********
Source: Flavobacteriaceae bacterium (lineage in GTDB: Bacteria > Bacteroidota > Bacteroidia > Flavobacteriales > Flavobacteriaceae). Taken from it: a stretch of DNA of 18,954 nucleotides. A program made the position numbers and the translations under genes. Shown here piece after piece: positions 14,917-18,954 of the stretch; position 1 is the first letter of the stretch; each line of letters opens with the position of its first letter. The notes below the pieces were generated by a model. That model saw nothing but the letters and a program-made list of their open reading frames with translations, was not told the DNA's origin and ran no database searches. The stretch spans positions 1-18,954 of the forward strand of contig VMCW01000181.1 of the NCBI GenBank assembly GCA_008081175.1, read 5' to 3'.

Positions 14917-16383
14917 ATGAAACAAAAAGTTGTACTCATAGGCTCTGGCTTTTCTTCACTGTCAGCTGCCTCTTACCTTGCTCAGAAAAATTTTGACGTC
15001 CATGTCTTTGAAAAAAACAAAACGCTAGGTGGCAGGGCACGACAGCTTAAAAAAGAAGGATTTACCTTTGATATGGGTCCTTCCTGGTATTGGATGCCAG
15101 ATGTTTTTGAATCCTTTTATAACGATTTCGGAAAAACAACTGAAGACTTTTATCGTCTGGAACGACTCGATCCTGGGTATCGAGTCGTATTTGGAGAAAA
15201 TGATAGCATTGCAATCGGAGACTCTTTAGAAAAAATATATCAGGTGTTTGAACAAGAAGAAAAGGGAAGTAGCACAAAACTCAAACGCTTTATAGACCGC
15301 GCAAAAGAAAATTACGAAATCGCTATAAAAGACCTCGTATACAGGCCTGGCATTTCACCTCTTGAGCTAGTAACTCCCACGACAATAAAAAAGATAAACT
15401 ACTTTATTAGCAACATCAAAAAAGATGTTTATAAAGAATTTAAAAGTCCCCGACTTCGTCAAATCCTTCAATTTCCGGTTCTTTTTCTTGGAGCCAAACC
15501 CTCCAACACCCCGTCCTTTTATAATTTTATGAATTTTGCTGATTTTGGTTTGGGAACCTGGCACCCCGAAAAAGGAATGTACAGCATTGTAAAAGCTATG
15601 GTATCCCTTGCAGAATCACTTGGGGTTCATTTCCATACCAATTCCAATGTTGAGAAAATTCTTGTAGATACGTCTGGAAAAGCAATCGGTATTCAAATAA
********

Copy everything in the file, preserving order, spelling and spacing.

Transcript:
Source: Flavobacteriaceae bacterium (lineage in GTDB: Bacteria > Bacteroidota > Bacteroidia > Flavobacteriales > Flavobacteriaceae). Taken from it: a stretch of DNA of 18,954 nucleotides. A program made the position numbers and the translations under genes. Shown here piece after piece: positions 14,917-18,954 of the stretch; position 1 is the first letter of the stretch; each line of letters opens with the position of its first letter. The notes below the pieces were generated by a model. That model saw nothing but the letters and a program-made list of their open reading frames with translations, was not told the DNA's origin and ran no database searches. The stretch spans positions 1-18,954 of the forward strand of contig VMCW01000181.1 of the NCBI GenBank assembly GCA_008081175.1, read 5' to 3'.

Positions 14917-16383
14917 ATGAAACAAAAAGTTGTACTCATAGGCTCTGGCTTTTCTTCACTGTCAGCTGCCTCTTACCTTGCTCAGAAAAATTTTGACGTC
15001 CATGTCTTTGAAAAAAACAAAACGCTAGGTGGCAGGGCACGACAGCTTAAAAAAGAAGGATTTACCTTTGATATGGGTCCTTCCTGGTATTGGATGCCAG
15101 ATGTTTTTGAATCCTTTTATAACGATTTCGGAAAAACAACTGAAGACTTTTATCGTCTGGAACGACTCGATCCTGGGTATCGAGTCGTATTTGGAGAAAA
15201 TGATAGCATTGCAATCGGAGACTCTTTAGAAAAAATATATCAGGTGTTTGAACAAGAAGAAAAGGGAAGTAGCACAAAACTCAAACGCTTTATAGACCGC
15301 GCAAAAGAAAATTACGAAATCGCTATAAAAGACCTCGTATACAGGCCTGGCATTTCACCTCTTGAGCTAGTAACTCCCACGACAATAAAAAAGATAAACT
15401 ACTTTATTAGCAACATCAAAAAAGATGTTTATAAAGAATTTAAAAGTCCCCGACTTCGTCAAATCCTTCAATTTCCGGTTCTTTTTCTTGGAGCCAAACC
15501 CTCCAACACCCCGTCCTTTTATAATTTTATGAATTTTGCTGATTTTGGTTTGGGAACCTGGCACCCCGAAAAAGGAATGTACAGCATTGTAAAAGCTATG
15601 GTATCCCTTGCAGAATCACTTGGGGTTCATTTCCATACCAATTCCAATGTTGAGAAAATTCTTGTAGATACGTCTGGAAAAGCAATCGGTATTCAAATAA